The most visited recipe on this blog, by a long shot, is my old Perfect Eye of Round Roast recipe. It’s been read over 1.7 million times, which is pretty crazy. The recipe is unique because you basically blast the roast with a high heat for a while, then shut the oven off completely for a couple hours while you watch Netflix, build a snowman, fume at Twitter, or whatever else people do with their free time.
Last week, the old post celebrated its sixth birthday, so I figured it’s time for a bit of an update. In place of shutting the oven off completely, we’ll just reduce the heat to 170F, which will give you the freedom to check the roast’s temperature periodically with an instant-read thermometer to make sure you pull it out of the oven right when it’s ready. I also like to pair my roast with a wine sauce reduction, so I’ve included that as well.
This recipe is adapted from the one I used in my first cookbook, The Ancestral Table, which in turn was an updated version of my old blog post (we’re almost getting into Inception levels of cross-reference here). Fun fact: the photos from this post are actually from that original photo session from The Ancestral Table, back in March of 2013. They still hold up pretty well!
Eye of Round Roast with Wine Sauce (Gluten-free, Paleo, Primal, Perfect Health Diet, Whole30-friendly)
1 tsp kosher salt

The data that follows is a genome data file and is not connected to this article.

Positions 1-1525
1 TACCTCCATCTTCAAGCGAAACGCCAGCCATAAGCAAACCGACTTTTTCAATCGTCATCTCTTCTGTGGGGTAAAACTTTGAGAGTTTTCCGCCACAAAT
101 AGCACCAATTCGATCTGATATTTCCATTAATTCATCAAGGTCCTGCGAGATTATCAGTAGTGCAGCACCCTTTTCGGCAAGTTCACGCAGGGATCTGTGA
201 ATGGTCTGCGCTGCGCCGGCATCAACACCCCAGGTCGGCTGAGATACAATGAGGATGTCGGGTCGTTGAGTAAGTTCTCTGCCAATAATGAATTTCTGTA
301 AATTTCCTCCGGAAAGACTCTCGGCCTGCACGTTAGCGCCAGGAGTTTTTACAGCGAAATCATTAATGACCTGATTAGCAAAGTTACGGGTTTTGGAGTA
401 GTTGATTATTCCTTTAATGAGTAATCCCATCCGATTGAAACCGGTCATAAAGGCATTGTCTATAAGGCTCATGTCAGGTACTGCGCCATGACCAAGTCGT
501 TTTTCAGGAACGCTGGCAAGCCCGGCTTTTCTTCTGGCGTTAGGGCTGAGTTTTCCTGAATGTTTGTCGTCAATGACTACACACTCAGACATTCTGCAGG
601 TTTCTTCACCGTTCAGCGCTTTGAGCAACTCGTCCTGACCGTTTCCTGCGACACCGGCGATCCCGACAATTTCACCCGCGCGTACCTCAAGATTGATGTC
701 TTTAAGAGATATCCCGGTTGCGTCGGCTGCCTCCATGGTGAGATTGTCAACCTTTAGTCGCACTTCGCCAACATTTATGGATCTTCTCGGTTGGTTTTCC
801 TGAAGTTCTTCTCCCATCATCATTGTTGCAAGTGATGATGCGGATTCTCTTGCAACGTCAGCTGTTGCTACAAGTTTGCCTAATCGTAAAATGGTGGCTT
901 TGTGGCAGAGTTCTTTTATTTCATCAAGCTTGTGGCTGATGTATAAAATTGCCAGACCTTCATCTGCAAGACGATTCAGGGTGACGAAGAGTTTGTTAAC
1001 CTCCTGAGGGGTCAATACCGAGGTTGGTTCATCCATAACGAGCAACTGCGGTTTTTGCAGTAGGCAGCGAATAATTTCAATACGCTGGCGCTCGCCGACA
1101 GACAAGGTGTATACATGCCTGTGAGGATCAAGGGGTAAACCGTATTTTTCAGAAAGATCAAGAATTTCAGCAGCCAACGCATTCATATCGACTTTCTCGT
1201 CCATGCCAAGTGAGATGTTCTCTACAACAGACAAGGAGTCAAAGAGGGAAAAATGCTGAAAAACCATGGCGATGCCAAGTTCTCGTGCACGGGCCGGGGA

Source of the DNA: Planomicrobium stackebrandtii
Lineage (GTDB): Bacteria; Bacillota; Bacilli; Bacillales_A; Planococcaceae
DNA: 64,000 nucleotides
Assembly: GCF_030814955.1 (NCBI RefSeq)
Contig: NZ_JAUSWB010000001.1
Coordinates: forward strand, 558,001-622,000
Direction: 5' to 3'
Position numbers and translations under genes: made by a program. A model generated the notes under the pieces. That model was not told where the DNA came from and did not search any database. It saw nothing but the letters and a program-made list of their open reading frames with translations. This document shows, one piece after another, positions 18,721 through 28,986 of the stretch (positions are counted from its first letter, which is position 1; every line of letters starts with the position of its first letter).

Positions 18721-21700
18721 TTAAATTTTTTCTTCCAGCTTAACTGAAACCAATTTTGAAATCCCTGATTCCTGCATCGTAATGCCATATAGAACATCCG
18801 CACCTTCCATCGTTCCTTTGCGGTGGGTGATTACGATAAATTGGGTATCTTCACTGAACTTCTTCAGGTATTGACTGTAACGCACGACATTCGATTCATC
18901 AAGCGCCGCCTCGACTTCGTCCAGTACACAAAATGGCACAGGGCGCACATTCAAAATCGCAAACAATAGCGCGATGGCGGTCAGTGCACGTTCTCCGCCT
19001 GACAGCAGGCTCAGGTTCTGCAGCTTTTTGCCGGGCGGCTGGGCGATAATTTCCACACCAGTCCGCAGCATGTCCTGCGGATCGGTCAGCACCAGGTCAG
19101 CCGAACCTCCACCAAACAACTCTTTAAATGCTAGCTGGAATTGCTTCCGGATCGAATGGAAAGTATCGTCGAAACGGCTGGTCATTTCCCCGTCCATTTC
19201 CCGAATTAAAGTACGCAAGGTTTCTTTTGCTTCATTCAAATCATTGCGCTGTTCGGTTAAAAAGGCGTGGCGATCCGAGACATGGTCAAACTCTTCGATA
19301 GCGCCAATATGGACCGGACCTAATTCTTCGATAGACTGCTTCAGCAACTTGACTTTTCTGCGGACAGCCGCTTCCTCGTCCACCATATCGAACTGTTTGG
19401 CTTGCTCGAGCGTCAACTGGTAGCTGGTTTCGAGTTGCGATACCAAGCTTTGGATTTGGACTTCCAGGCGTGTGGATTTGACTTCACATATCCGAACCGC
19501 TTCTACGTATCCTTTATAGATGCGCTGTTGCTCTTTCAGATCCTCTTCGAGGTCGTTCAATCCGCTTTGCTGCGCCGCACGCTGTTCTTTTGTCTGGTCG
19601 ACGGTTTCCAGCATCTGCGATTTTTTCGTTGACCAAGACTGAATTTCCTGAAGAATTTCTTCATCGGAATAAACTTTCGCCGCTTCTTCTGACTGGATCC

1 tsp black pepper
6 cloves garlic, minced
1/2 tsp dried thyme
3-4 lbs eye of round, bottom round, or rump roast
2 tbsp red wine (see note below for Whole30)
1/4 cup chicken or beef stock
1. Combine the salt, pepper, garlic, and thyme in a small bowl. Pat the roast dry with paper towels; rub the seasoning mixture all over the roast, then let it sit out for 30 minutes at room temperature. Preheat the oven to 500°F.
2. Place the roast on a baking sheet or ovenproof skillet, fatty side up, and roast for 7 minutes per pound. Reduce the heat to 170F and roast until the internal temperature reaches 135-140°F, about 1 hour. This process will create a roast that is dark brown and crusty on the outside and pink in the middle. Start checking the roast’s internal temperature with a quick-read thermometer at the 30-minute mark, and every 15 minutes after that. Use these temperatures to gauge the roast’s doneness (for best results, cook no longer than medium):
• 125F = rare
• 130F = medium-rare
• 135F = medium
3. Remove the roast and set on a cutting board to rest for 10 minutes, then carve into thin slices. If you used an ovenproof skillet, place the skillet and the roast drippings on the stovetop; otherwise, transfer the drippings to a saucepan. Heat the pan on medium for 1 minute, then add the red wine and stock, deglazing the pan and whisking to break up any chunks. Deglaze for 2 minutes, then strain through a fine mesh strainer and pour over the sliced roast. Leftovers are best eaten cold, as reheating toughens the meat.
** For Whole30, replace the red wine with 1 tbsp red wine or apple cider vinegar.
** To roast vegetables at the same time as the beef, toss a variety of sliced root vegetables, quartered onions, and whole cloves of garlic in some olive oil and season with salt and pepper. Arrange in a single layer in a rimmed baking sheet, and add to the oven when you add the roast (if your baking sheet or skillet is large enough, you can roast the vegetables and beef in the same dish); turn the vegetables when you reduce the oven heat, and crisp them up as needed at 400F while the roast rests.